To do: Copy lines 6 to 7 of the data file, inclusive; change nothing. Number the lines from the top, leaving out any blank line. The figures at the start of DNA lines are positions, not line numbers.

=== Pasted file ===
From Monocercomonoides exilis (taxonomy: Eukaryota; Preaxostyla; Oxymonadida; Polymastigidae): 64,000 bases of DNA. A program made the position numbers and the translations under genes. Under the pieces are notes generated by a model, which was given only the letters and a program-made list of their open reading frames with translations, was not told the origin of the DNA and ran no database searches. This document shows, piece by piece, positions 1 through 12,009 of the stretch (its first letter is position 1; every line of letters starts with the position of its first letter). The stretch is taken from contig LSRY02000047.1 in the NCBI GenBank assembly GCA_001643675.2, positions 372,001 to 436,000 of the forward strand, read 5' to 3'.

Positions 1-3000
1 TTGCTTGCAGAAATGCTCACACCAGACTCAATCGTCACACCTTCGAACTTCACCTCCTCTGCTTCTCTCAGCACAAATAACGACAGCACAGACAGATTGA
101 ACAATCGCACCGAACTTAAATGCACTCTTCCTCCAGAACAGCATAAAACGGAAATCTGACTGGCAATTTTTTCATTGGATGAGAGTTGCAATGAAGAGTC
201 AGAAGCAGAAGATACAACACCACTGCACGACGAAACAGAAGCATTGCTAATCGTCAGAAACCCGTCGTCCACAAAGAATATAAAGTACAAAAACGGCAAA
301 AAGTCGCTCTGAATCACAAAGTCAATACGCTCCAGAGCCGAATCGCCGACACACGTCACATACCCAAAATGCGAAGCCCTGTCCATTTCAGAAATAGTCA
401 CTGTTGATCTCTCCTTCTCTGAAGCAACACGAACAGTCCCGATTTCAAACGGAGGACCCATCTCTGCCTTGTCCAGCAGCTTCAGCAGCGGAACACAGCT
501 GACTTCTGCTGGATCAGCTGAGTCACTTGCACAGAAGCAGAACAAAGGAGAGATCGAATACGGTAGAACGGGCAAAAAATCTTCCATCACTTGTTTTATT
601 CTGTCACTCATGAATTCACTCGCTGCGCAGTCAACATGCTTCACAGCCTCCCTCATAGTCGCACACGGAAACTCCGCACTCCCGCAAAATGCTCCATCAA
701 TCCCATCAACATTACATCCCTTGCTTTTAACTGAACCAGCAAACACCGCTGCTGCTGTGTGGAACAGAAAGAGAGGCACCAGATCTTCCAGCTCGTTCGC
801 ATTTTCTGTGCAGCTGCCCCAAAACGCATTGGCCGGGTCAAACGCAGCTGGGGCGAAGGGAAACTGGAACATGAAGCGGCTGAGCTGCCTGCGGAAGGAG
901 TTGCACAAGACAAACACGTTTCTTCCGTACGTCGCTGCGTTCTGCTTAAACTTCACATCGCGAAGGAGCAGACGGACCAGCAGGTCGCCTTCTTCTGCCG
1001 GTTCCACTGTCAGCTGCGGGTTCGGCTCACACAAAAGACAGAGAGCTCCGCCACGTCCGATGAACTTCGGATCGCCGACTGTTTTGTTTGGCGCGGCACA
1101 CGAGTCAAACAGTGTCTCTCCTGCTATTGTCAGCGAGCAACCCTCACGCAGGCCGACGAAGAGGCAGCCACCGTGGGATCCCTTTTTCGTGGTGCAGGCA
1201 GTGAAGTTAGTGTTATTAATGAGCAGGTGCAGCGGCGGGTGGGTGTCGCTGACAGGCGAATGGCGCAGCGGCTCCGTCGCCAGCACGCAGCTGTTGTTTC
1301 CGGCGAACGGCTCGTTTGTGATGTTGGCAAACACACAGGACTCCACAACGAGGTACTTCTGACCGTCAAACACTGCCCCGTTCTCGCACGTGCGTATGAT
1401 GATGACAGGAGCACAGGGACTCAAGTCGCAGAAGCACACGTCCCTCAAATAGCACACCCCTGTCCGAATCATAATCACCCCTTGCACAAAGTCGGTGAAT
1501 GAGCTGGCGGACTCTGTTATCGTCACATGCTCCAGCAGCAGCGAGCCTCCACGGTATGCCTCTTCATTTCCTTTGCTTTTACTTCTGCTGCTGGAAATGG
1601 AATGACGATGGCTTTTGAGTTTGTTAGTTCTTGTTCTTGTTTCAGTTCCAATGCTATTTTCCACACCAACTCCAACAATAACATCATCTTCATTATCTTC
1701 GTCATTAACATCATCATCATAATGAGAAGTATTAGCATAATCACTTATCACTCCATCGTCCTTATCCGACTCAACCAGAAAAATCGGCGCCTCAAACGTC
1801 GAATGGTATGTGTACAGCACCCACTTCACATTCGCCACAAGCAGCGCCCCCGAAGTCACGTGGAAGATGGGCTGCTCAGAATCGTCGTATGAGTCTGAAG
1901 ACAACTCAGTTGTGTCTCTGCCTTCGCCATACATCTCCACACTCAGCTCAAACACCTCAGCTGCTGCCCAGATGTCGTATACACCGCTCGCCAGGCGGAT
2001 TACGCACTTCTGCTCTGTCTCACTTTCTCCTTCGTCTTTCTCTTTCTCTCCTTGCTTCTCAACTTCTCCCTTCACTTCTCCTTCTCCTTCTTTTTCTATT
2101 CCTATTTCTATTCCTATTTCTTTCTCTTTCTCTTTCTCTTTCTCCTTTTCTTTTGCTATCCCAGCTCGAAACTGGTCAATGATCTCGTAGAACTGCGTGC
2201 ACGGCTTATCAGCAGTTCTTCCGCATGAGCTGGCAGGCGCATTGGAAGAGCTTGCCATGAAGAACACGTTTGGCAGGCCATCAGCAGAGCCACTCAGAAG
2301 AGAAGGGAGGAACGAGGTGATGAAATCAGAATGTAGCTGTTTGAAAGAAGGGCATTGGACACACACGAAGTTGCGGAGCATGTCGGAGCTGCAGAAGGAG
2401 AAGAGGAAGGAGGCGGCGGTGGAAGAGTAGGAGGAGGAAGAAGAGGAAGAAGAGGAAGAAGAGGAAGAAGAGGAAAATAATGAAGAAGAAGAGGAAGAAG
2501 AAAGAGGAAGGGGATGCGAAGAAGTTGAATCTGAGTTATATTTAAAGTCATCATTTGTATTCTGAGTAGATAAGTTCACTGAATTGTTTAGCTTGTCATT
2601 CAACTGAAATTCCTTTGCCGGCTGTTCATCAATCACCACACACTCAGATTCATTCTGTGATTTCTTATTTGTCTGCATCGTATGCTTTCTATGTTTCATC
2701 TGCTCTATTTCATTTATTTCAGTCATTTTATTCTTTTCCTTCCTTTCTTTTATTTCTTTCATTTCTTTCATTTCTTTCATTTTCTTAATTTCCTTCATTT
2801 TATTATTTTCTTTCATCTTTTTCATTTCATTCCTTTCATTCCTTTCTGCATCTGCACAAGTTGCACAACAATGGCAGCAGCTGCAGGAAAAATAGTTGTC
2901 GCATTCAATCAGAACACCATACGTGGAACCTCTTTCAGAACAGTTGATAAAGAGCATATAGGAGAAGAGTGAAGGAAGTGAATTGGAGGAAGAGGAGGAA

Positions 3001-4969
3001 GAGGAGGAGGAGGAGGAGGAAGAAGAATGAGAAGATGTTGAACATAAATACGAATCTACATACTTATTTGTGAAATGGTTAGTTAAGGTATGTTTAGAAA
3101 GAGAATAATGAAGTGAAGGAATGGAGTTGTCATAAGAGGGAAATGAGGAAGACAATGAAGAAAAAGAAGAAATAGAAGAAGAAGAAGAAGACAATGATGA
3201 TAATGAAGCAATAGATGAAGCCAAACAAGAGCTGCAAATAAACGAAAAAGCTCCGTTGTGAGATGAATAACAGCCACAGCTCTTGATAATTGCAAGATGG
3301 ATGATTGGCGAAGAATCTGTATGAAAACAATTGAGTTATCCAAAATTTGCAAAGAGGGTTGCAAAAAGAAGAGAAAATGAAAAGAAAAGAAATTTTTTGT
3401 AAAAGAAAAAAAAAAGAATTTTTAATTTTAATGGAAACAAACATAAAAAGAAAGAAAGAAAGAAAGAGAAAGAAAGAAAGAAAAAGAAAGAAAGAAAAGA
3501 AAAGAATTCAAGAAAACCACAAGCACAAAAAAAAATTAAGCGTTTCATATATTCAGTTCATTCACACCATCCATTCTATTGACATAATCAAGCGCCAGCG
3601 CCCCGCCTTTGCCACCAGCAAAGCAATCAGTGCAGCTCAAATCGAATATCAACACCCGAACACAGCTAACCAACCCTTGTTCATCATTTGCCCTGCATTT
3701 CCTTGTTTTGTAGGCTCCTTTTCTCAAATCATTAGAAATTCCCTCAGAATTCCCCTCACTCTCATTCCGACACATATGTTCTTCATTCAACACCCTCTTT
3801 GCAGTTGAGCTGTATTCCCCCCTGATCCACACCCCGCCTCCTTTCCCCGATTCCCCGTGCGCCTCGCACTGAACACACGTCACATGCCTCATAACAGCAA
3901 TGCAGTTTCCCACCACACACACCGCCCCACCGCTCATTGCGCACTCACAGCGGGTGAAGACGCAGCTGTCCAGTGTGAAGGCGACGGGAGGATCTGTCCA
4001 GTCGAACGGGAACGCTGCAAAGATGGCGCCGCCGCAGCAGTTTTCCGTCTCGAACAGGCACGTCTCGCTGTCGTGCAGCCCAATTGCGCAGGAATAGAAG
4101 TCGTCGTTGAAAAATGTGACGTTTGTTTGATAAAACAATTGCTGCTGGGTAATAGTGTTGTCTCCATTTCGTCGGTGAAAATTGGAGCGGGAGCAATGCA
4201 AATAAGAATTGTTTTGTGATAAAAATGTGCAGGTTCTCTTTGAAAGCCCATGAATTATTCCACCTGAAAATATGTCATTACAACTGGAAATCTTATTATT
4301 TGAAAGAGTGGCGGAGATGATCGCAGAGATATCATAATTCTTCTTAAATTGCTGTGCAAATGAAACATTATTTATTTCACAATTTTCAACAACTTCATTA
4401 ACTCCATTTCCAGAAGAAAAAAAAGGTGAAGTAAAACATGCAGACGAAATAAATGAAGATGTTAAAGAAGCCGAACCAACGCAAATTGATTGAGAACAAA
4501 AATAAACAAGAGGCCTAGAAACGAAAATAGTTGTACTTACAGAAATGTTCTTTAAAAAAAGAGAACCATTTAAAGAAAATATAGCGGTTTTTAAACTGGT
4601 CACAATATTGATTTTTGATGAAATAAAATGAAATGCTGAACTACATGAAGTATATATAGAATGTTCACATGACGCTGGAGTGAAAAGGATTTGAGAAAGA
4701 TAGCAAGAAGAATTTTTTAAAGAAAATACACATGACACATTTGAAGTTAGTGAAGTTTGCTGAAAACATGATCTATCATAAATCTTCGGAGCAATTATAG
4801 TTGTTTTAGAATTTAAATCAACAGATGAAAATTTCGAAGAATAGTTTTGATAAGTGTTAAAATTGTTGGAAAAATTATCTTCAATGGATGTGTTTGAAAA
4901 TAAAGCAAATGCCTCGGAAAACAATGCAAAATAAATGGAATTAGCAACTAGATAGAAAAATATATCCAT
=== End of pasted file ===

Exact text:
301 AAGTCGCTCTGAATCACAAAGTCAATACGCTCCAGAGCCGAATCGCCGACACACGTCACATACCCAAAATGCGAAGCCCTGTCCATTTCAGAAATAGTCA
401 CTGTTGATCTCTCCTTCTCTGAAGCAACACGAACAGTCCCGATTTCAAACGGAGGACCCATCTCTGCCTTGTCCAGCAGCTTCAGCAGCGGAACACAGCT